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'Dino-Light' brings creatures to life at Playhouse

Published 4:06 pm, Thursday, January 16, 2014
  • Corbin Popp of Lightwire Theater plays a glowing dinosaur in "Dino-Light" at Westport Country Playhouse on Sunday, Jan. 19, 2014, 1 and 4 p.m. For more information, call 203-227-5137. Photo: Contributed Photo / Stamford Advocate Contributed
    Corbin Popp of Lightwire Theater plays a glowing dinosaur in "Dino-Light" at Westport Country Playhouse on Sunday, Jan. 19, 2014, 1 and 4 p.m. For more information, call 203-227-5137. Photo: Contributed Photo

 

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'Dino-Light'
Westport Country Playhouse, 25 Powers Court, Westport. Sunday, Jan. 19, 1, 4 p.m. $20. Pre-show activities begin one hour before each performance. 203-227-4177, 888-927-7529, www.westportplayhouse.org.
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For a group of dancers, the story of "Dino-Light" came into being with every new character they created.

"We built the dinosaur first," said Eleanor Carney, who along with her husband, Ian, and fellow dancers Corbin Popp and his wife, Whitney, founded CORBiAN Visual Arts and Dance.

Such was the birth of Darwin, which was quickly followed by Professor Henslow and about eight other creatures that make up the characters in the show "Dino-Light."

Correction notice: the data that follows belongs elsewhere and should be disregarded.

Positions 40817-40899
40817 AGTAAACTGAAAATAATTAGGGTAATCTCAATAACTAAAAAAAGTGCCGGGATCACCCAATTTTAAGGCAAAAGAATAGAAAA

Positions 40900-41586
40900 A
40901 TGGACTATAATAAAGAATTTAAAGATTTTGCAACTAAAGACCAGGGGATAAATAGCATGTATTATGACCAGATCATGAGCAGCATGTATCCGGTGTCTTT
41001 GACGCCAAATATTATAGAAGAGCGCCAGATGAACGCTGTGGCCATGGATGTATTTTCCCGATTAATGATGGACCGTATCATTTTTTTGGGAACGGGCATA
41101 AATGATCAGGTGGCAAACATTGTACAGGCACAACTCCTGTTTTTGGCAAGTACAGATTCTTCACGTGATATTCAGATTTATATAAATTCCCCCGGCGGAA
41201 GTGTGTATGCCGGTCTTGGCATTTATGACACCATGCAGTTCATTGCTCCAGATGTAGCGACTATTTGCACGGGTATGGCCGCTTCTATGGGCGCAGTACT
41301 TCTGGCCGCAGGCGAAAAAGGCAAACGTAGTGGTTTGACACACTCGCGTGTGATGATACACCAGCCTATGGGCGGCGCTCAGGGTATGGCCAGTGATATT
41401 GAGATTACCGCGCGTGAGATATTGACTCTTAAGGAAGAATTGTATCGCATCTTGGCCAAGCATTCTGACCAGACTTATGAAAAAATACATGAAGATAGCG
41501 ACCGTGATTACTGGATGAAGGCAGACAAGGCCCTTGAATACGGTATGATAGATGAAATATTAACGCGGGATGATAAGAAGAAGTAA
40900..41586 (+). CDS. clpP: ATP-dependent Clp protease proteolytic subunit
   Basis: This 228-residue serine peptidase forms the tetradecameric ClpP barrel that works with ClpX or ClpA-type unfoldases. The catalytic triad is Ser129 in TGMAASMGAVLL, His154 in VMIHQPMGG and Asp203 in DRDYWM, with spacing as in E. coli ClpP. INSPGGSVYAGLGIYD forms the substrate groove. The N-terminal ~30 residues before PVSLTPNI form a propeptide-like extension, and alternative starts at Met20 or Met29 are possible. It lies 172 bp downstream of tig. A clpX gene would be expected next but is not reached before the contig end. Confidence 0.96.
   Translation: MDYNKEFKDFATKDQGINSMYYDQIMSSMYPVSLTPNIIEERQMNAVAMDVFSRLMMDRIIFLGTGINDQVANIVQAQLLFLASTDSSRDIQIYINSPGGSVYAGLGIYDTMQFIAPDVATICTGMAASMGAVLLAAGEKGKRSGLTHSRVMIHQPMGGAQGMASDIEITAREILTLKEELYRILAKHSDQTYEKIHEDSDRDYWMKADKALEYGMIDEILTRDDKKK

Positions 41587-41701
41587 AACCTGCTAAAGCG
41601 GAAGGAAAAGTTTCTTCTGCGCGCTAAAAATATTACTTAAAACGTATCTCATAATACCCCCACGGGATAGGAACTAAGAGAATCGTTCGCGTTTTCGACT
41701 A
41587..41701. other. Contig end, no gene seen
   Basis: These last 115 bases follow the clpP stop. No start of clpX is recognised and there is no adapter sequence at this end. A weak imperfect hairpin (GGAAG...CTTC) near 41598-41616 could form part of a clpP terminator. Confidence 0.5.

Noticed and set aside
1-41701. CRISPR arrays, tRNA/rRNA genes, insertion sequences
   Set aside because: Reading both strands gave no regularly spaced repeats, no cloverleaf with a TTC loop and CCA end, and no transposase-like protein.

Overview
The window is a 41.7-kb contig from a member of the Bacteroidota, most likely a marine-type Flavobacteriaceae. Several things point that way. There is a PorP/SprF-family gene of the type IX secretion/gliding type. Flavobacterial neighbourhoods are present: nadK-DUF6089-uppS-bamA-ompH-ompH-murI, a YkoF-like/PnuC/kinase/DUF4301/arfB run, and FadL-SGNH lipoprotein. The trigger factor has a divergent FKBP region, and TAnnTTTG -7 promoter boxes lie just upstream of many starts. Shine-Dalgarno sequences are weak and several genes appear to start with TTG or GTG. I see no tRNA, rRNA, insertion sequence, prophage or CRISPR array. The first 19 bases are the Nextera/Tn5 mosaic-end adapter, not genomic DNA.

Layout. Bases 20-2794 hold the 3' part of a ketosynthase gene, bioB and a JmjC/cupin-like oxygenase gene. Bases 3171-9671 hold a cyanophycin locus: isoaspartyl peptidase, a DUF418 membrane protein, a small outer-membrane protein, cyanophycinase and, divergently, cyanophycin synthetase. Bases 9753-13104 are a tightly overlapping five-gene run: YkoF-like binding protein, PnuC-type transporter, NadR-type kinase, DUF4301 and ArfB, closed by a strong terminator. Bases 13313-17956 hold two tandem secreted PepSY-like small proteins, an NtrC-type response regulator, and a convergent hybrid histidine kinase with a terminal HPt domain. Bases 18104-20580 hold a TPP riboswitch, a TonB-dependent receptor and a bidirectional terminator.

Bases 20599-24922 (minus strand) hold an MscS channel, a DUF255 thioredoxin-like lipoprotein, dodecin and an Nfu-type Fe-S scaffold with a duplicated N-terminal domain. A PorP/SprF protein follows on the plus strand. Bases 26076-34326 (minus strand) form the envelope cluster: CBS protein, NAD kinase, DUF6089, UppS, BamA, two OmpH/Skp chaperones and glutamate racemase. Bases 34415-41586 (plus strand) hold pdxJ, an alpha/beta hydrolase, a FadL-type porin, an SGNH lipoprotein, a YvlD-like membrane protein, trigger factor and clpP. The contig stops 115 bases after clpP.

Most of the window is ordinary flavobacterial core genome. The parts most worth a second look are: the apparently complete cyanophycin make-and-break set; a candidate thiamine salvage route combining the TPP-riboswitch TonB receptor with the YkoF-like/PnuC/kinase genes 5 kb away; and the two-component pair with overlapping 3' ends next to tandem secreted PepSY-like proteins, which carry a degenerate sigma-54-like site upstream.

The medium was electroluminescent wire, or EL wire, which could be bent into any shape, provide an unbroken line of light (in multiple colors) and be powered by battery.

"The next step was what do these creatures have to say," Eleanor Carney said. "Most of our stories are driven by the characters we create."

The show, which also is produced by the Carneys' Lightwire Theater, arrives in Westport on Sunday, Jan. 19, for two performances at the Westport Country Playhouse.

The story centers on Professor Henslow, a magic scientist, who succeeds in creating Darwin, and gives him an important element -- a heart. As Darwin explores the world, he meets fish, birds and other creatures who help him on his journey. Not every creature is considerate, however, and he finds himself having to deal with an ill-tempered Tyrannosaurus.

The show also is about encountering new places and experiences and dealing with change, Carneysaid. Ultimately, though, it is about the meaning of love and the sacrifices one makes to experience it.

The show is told through puppetry, technology, music and dance. Amid a darkened stage, these creatures of light tell their story propelled by the dancers who inhabit them. There is very little narration, with the music and motion doing most of the work to move the story along. As such, the audience is encouraged to make their own interpretation of the story's message, meaning it is a production that can work for multiple ages.

"It really boils down to the essence of your movement," Carney said of the dancers who perform.

Such technique is not unlike classic ballet, she said, but it is a far more physical experience, since the dancers don custom-built costumes that feature plates, coiled wire, energy packs and pads.

In 2012, a national and international television audience had a chance to see what the theater company was capable of when it competed on NBC's "America's Got Talent." It made it to the final eight, but was eliminated before the finals.

"Those moments on national television were priceless," Carney said.

Until then, local audiences can look forward to seeing the adventures of a curious dinosaur and an industrious scientist. And don't worry if you think you may be a bit too old for the show.

"There is something for everyone," Carney said.